So....the verdict isn't out yet on plywood.
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Postby lucky420 » Tue Nov 16, 2010 3:45 pm

I like the rigid insulation because that is what it is...insulation. Plywood just seems to hot, like how a shed feels hot in the summer. Of course if you're going to use an ac it will help that factor out. Plywood would have been to heavy for me and my daughter to put up by ourselves...
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Postby Ugly Dougly » Tue Nov 16, 2010 3:48 pm

What's the difference in price, you big bunny you?
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Postby ¡Niers! » Tue Nov 16, 2010 6:16 pm

The 3/4" plywood would cost $99 for one yurt, $89 for the Rigid foam insulation.
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Postby moonrise » Tue Nov 16, 2010 6:59 pm

Eric wrote:Plywood isn't insulated. At all. It's only benefit is cost, but it loses massively on all the reasons you'd build a hexayurt in the first place- temperature control & dust prevention.

Back in my ren-faire days I stayed in basically a plywood shack- it was an oven during the day and the local temps weren't quite as hot as the playa, and I had some shade.

The great thing about Thermax & the other foams is that they are insulation- they're designed to keep you cooler. No fighting with your materials to try to stay comfortable.


Eric nailed it...why fight a proven design that flows so well?

Cost savings is small in comparison, plywood is heavy and the rigid insulataion is forgiving....isn't the rigid insulation also fire proof or fire resistant?
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Postby maryanimal » Tue Nov 16, 2010 8:50 pm

I want a yurt of my own!!! They look like great structures.
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Postby TomServo » Tue Nov 16, 2010 9:32 pm

Why not just buy two of these http://3.bp.blogspot.com/_3M-N-pevHKY/S ... cCubby.jpg. and duct tape them together?
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Postby BAS » Wed Nov 17, 2010 2:43 am

I thought hexa-yurts were originally made out of cardboard? :?

Anyway, after reading the replies, I'll put my vote in for rigid insulation-- it sounds like the best compromise for weight, insulation, and rigidity. (Plus, as has been said, it is a proven design.)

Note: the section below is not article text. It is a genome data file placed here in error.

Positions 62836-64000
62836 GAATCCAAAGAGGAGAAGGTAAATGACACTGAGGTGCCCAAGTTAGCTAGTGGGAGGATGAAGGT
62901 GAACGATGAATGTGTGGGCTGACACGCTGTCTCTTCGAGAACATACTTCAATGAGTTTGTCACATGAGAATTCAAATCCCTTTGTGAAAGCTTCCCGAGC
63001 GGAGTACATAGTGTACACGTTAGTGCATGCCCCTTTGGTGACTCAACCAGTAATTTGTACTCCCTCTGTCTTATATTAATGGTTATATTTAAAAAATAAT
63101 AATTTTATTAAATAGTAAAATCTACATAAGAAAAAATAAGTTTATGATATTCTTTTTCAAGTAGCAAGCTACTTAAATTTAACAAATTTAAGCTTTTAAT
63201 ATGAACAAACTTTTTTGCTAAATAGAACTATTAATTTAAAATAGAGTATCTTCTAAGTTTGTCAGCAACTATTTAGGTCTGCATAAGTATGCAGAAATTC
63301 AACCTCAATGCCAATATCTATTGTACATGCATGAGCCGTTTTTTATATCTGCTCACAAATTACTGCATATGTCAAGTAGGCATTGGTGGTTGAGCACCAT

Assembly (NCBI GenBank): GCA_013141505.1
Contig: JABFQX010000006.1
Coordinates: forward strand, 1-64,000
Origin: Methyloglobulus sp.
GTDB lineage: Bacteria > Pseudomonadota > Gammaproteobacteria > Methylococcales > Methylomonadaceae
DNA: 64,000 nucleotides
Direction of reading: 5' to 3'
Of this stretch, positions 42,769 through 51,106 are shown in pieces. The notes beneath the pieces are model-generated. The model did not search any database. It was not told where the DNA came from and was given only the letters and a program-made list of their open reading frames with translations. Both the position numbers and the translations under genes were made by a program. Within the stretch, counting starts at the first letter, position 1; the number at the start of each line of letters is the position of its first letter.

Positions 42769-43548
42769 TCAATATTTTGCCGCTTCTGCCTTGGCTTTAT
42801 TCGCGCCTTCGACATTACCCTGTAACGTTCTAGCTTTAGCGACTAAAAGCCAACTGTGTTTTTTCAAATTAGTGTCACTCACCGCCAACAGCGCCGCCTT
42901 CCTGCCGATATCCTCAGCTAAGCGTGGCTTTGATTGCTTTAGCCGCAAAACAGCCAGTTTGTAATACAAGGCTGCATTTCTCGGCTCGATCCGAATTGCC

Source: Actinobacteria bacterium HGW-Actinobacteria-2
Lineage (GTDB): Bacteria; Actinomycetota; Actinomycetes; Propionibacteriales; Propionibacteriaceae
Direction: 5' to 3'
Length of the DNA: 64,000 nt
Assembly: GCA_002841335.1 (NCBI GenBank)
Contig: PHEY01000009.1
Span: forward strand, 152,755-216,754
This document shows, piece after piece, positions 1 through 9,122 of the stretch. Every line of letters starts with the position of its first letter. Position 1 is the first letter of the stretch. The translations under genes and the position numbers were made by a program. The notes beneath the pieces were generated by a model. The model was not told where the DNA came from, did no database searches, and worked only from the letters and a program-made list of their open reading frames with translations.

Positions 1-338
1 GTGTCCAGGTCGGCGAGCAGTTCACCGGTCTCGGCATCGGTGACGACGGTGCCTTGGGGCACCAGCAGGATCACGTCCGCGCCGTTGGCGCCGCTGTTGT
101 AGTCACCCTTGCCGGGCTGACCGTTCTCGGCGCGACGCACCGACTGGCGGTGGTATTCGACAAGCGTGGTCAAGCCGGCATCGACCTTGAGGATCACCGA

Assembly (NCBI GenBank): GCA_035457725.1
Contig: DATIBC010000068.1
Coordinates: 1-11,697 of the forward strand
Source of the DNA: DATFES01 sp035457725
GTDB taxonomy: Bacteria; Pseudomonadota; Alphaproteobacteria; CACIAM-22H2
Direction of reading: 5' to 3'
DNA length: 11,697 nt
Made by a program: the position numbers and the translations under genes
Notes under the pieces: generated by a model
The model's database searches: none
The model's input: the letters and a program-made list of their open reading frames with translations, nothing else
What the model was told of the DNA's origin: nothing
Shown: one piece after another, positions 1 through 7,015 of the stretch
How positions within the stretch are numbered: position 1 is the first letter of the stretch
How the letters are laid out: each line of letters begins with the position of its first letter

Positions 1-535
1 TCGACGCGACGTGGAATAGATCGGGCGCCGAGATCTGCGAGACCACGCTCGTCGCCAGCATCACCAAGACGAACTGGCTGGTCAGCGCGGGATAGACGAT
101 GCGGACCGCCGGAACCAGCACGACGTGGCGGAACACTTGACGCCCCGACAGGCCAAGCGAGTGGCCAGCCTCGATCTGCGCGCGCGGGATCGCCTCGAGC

FWIW, what I would really like would be a converted school bus. (Which has the major drawback of: Where do you keep it between trips? Which is where a hexa-yurt would really shine!)
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Postby Eric » Wed Nov 17, 2010 2:56 am

BAS wrote:I thought hexa-yurts were originally made out of cardboard? :?


"Hexacomb" cardboard, which has little honeycomb shapes inside and is about an inch thick, not traditional cardboard with the little ridges.
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Postby BAS » Wed Nov 17, 2010 3:22 am

Ah, that explains a lot. I have seen that kind of cardboard (actually had to haul some down to the recycling dumpster at work.)


Thanks. I had wondered what kept them collapsing if any wind came up.
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Postby Bob » Wed Nov 17, 2010 9:14 am

All materials have insulating qualities. It just happens that plywood has about 20% the R-value of rigid foam, per unit thickness.
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Postby JStep » Wed Nov 17, 2010 8:15 pm

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Postby TomServo » Wed Nov 17, 2010 8:42 pm

And, about how many years, can these yurts be reused? Especially the foam board ones?
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Postby Casanova » Wed Nov 17, 2010 8:53 pm

@ iNiers ... I know you wrote a rude and retarted post on one of my threads, but I'm not like u..

I build a hexayurt last year not realizing any chance of rain I put a tarp underneath of it so after the rain there was a big puddle and alot of our stuff was soaked so watch out for that and also the wind almost blew the hexayurt down so try to focus on straping down more than you think you will need. Other than that it worked very nice.. It was cool inside and no wind inside, good luck 8)
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Postby jkisha » Wed Nov 17, 2010 8:57 pm

TomServo wrote:And, about how many years, can these yurts be reused? Especially the foam board ones?


Don't think anyone actually knows the answer to that question. I never even heard of a HexaYurt until it was on display at the Green Man. We built and brought one the following year--that same yurt will be making it's 4th trip to the playa this coming year and I don't see any reason it won't last for many more years after that. I'll keep you posted.

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Postby jkisha » Wed Nov 17, 2010 9:01 pm

Casanova wrote:@ iNiers ... I know you wrote a rude and retarted post on one of my threads, but I'm not like u..

I build a hexayurt last year not realizing any chance of rain I put a tarp underneath of it so after the rain there was a big puddle and alot of our stuff was soaked so watch out for that and also the wind almost blew the hexayurt down so try to focus on straping down more than you think you will need. Other than that it worked very nice.. It was cool inside and no wind inside, good luck 8)


Your main problem is that you didn't tape properly and didn't tie down properly. The tarp needs to be taped both inside and out--we use the same 6" wide bi-directional filament tape for that as we do for assembly. Additionally, you need to take time to make sure you smooth all of the tape joints, otherwise there are little trails or pockets of air that just allow the water to flow into the yurt.

Regarding anchoring, the instructions for building the tape anchors and tying down the yurt work perfectly if you follow the instructions as outlined by Vinay.

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Postby TomServo » Wed Nov 17, 2010 9:01 pm

IMHO, they look like a pile of trash. And I wonder how many of them become one, right after the event?